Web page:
Every client I work with uses a content calendar.
What’s a content calendar?
It’s simply a document – an Excel spreadsheet, for example – that acts as a list of all the editorial content you intend to publish, set against specific dates.
Think of it as a list of deadlines for all the amazing content marketing you’ll do in future.
The problem is that 90 % of businesses do marketing without an editorial calendar. Because it’s a ‘waste of time.’ Well, it’s not. And here’s why:
If you’re like me, then unless something is set in your calendar, it won’t happen.
Even those of us with the best intentions still forget. And content, sadly, always falls to the bottom of our to-do list. Especially if you’re a business owner.
Having a calendar means you’re committing to doing something. It means you will create time and invest thought into writing content that you care about. Content that you’re more likely to share, and that your customers will be more likely to respond to.
Your customers love regular communications. They hate gaps.
If you want to build an audience online, consistency is going to be key. If you leave large gaps without posting content, it raises questions in your customer’s mind.
Creating a content calendar means you’re planning to communicate regularly. And regular, consistent conversation is the stuff of great friendships. And great client relationships.
I meet so many lovely, well-meaning business people that have loads of energy to start content marketing. The problem isn’t the start, it’s the finish. Six months down the line, will you still have the inclination to get up early and write? Arguably not.
Creating a calendar of committed content items means even when it’s raining, even when you’re tired, even when you’d rather run over your own foot than blog, you are committing to keeping going with marketing.
Content marketing is a slow burn, so don’t burn yourself out before you’ve started.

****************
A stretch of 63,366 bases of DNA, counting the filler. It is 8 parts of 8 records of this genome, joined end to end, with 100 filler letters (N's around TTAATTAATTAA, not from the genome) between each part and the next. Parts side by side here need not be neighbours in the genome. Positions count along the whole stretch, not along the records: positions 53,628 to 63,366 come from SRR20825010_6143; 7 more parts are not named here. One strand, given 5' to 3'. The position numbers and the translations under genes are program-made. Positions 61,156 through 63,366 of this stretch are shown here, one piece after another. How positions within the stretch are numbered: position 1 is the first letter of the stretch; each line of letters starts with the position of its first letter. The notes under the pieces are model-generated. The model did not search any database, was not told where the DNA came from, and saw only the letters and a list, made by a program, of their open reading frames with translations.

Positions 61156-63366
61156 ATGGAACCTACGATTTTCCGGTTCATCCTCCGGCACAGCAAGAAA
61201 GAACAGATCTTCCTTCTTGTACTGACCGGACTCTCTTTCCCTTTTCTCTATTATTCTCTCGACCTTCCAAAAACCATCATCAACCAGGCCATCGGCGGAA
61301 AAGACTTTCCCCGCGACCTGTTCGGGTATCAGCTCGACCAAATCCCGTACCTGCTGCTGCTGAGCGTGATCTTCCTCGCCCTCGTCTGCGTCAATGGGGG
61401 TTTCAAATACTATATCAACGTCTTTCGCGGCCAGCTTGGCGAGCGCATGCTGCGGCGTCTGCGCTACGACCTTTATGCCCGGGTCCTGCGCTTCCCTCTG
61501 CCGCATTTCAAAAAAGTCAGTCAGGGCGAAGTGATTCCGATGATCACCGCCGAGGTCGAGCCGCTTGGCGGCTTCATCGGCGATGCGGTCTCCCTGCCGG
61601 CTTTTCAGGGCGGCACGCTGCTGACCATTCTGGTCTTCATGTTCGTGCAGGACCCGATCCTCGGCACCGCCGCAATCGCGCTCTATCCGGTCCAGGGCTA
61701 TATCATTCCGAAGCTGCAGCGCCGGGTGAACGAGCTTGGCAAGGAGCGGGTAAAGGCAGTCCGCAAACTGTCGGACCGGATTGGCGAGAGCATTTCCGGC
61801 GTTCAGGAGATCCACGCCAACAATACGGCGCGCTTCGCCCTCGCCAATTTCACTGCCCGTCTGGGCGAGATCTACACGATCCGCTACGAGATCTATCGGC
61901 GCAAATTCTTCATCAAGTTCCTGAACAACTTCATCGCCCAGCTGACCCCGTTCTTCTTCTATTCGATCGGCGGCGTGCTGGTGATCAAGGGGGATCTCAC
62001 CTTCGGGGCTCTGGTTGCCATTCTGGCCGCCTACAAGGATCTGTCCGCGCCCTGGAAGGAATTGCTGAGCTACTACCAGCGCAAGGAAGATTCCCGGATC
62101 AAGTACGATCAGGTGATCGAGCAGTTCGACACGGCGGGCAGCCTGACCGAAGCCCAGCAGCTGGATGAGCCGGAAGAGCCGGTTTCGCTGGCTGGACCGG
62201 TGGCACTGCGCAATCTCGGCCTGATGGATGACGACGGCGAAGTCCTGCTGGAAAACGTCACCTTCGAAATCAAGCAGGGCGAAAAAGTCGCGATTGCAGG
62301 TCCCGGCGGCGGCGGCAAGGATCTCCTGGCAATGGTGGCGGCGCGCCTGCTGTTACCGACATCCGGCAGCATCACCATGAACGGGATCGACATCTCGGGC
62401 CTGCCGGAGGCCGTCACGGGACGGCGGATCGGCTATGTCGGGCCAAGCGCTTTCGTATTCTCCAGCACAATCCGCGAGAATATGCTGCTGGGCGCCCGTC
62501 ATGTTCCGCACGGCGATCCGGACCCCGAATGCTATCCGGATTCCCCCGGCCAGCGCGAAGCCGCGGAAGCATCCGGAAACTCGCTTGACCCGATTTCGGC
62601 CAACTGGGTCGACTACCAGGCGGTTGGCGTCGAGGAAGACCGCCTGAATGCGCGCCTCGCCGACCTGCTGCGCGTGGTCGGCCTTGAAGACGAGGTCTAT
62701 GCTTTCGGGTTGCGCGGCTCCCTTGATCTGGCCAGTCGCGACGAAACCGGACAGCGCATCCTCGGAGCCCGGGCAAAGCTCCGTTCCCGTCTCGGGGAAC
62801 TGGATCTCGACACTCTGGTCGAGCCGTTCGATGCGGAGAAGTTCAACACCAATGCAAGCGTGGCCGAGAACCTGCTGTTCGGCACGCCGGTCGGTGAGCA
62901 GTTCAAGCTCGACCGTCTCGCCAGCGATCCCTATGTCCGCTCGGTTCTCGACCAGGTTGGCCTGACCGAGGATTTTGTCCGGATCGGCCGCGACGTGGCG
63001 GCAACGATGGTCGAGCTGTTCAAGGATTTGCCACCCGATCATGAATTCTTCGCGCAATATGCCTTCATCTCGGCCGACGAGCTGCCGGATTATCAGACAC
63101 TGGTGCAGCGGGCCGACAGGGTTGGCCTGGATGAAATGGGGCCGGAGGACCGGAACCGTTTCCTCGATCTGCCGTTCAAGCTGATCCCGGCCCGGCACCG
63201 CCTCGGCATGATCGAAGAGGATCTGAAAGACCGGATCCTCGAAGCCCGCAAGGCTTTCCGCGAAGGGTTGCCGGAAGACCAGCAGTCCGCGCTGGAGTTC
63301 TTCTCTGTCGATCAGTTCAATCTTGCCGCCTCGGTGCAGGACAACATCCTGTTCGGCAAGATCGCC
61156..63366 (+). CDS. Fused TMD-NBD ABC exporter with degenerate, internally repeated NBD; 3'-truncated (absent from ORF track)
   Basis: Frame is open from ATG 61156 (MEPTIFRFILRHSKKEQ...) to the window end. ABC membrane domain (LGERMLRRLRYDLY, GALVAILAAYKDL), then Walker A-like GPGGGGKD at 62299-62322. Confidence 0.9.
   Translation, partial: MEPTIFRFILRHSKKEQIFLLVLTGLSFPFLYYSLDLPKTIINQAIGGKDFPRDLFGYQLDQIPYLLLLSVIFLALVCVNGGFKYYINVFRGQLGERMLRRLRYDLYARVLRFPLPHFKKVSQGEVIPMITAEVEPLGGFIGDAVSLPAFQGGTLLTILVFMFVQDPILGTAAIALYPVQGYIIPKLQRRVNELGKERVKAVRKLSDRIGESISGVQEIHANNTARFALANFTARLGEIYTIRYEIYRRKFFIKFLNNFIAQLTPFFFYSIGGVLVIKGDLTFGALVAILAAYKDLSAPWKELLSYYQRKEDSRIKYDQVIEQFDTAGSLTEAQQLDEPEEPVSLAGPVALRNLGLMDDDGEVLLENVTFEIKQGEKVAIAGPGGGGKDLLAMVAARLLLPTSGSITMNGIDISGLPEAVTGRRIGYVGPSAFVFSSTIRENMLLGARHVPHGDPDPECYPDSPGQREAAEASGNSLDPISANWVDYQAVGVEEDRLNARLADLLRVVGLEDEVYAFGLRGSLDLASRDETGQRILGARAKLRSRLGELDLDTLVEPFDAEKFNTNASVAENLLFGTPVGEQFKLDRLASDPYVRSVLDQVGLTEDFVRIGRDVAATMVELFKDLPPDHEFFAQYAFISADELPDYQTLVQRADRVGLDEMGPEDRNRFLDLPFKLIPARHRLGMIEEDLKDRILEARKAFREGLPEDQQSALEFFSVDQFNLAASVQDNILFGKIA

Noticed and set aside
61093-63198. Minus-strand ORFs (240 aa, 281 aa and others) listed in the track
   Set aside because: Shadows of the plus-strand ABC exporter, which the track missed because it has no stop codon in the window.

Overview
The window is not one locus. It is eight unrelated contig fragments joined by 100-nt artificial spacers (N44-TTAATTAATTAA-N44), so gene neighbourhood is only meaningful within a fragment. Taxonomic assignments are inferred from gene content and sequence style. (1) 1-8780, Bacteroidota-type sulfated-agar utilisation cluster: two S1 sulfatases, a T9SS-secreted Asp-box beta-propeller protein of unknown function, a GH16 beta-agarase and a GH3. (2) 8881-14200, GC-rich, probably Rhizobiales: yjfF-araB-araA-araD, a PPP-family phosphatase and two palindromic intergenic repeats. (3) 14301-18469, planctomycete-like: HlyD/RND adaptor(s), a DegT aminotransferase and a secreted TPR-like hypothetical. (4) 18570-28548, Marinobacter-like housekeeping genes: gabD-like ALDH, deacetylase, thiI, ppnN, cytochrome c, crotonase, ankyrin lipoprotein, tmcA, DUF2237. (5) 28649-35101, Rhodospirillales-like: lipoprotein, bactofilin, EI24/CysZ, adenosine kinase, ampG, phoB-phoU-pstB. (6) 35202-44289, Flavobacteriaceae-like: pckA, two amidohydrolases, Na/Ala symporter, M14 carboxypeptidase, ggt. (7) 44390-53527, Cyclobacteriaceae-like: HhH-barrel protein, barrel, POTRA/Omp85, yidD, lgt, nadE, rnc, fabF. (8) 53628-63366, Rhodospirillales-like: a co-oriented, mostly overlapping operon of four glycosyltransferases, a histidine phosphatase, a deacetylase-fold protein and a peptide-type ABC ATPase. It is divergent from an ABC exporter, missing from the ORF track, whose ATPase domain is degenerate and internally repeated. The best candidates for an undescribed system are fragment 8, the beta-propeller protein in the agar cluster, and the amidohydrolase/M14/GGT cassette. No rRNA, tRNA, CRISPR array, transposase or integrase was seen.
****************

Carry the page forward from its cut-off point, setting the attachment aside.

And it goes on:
Don’t be tempted to create all the content alone, or use a single team member.
The person in charge of writing content for your business needs support.
Having a content calendar gives the opportunity for others to keep tabs on how the content is going, to offer support if needed, to pitch in new ideas and generally keep your writer motivated!
When I was a History teacher, we’d often talk about the ‘helicopter’ view of the past. This is the idea that you can see all cause and consequence, with a high level view of what happened.
A content calendar is a little like this. It enables you to have a holistic view of your marketing plan and make decisions that will improve the overall quality of your content. You’re less likely to repeat ideas. You’re more likely to think in a joined-up way about the purpose behind your blogs.
They say everyone has a book in them. Maybe you do!
Instead of writing blogs every week with no connection, perhaps you could see them as chapters. Could your blogs join together to create something of great value to your business? What guide, PDF download, white paper or novel do you want to create? Could you do it in baby steps?
Finally, it’s true that being accountable makes it far more likely that you’ll act.
Who better to be accountable to than yourself?
Creating a content calendar means that you’re more likely to regularly publish, you’re more likely to regularly communicate on social media and you’re more likely to build lasting, valuable relationships with your customers.
Need a bit of help getting your content calendar off the ground? This spring I’m offering a free 30 minute marketing call. Book yours here:
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